The rising costs of natural gas has led to a massive increase in fertiliser prices– from about £200 to nearly £700 per tonne – and an expected squeeze on the supply chain is likely to have a serious impact in the spring.
There has been much talk about incorporating incentives to adopt more regenerative farming practices into emerging Government policy, principally through the Sustainable Farming Initiative in England. However it appears that market forces of this nature are driving decision-making processes quicker and possibly more radically than policy nudges.
Steep increases in fertiliser prices may be masked by corresponding price rises in output commodities in both the arable and the livestock sectors. However, there is not necessarily a direct correlation between those inputs and outputs and commentators suggest that higher fertiliser prices may not be so much a spike, as probably a long term hike, driven by factors far beyond agriculture.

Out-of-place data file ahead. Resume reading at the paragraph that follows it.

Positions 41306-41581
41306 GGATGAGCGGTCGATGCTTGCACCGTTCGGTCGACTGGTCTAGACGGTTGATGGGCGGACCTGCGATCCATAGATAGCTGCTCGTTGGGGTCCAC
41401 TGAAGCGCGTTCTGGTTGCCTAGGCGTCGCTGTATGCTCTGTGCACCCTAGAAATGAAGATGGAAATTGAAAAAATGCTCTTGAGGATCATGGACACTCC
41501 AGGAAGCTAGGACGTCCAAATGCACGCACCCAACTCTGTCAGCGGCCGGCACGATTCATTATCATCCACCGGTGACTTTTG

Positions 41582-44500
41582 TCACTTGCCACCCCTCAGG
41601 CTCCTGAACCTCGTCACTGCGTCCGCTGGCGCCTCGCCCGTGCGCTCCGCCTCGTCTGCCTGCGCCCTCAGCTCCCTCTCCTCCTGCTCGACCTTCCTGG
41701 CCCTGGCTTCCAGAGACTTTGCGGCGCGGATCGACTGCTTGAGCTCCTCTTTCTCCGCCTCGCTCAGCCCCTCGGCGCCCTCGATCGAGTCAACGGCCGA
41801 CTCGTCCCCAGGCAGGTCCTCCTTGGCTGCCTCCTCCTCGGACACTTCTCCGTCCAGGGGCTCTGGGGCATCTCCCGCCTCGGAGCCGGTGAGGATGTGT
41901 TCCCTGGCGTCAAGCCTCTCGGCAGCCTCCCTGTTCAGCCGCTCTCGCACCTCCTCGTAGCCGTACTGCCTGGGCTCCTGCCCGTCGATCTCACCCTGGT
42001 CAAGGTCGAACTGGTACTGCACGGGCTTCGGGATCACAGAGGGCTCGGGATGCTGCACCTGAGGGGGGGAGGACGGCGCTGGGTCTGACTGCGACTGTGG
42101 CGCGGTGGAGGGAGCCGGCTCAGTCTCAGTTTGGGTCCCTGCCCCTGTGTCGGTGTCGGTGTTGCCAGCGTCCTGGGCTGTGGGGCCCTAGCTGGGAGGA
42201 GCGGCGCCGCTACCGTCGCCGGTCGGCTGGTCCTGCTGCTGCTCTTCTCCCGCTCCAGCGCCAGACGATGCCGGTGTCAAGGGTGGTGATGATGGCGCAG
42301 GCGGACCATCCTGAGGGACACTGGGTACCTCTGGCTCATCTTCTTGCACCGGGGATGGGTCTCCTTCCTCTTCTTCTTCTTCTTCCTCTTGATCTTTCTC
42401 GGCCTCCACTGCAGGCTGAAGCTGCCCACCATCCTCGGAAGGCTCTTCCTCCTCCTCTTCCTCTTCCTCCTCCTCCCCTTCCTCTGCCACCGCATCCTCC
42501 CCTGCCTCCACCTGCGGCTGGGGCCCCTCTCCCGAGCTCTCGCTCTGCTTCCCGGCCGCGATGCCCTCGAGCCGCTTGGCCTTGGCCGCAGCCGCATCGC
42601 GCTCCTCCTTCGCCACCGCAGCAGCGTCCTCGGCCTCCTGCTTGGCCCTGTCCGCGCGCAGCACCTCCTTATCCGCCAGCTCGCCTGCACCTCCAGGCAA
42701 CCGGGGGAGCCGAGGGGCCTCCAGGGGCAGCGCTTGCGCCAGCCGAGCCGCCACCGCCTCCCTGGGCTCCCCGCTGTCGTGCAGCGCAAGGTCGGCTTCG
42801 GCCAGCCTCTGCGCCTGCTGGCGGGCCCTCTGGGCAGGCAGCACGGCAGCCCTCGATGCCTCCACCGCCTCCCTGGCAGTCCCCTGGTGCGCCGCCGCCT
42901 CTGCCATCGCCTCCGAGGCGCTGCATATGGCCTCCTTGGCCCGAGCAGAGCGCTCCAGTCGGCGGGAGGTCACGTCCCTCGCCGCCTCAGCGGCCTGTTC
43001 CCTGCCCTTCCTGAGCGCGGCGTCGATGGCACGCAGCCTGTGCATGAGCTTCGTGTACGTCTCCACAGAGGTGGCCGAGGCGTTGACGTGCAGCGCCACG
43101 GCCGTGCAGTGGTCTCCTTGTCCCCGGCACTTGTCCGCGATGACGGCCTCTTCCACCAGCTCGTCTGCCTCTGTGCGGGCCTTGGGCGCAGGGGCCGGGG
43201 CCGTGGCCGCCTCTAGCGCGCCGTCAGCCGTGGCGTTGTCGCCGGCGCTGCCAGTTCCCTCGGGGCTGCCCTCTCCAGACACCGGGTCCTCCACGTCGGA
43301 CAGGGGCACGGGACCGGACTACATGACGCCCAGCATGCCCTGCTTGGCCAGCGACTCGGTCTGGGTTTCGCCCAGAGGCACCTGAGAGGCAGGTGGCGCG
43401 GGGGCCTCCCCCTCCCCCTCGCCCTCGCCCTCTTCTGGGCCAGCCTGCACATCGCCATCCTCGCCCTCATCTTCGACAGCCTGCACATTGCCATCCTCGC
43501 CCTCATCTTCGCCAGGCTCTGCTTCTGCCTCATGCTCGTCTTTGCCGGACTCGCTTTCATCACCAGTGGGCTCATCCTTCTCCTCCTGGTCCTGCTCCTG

Organic farms will not be affected by price increases in artificial nitrogen, but conventional farmers should all be reviewing their systems to limit exposure. This may involve more use of cover crops, wider rotations, as well as cutting other input costs through machinery and sprays. This will all result in lower outputs, but hopefully retaining profit levels.
Those with livestock have the extra option of cutting back on artificial fertiliser by looking at better manure and slurry management. Much tighter controls on slurry applications and timing restrictions are also driving reviews. Technology can put “waste” products to much better use and extract nutrients in a more useable form. This involves using separators, composting and general timeliness of applications.
As in all sectors, Brexit and Climate Change issues are having an impact, both directly and indirectly, on farming regimes – farmers need sound advice to steer their way through the changing and volatile environment.
- Natural Capital: Galbraith’s expert advisers guide our clients in realising value in all land uses – by assessing and measuring natural assets, furthering opportunities in biodiversity net gain, and ensuring stakeholders are rewarded fully for their investment in and contribution to delivering ecosystem services and net-zero outcomes.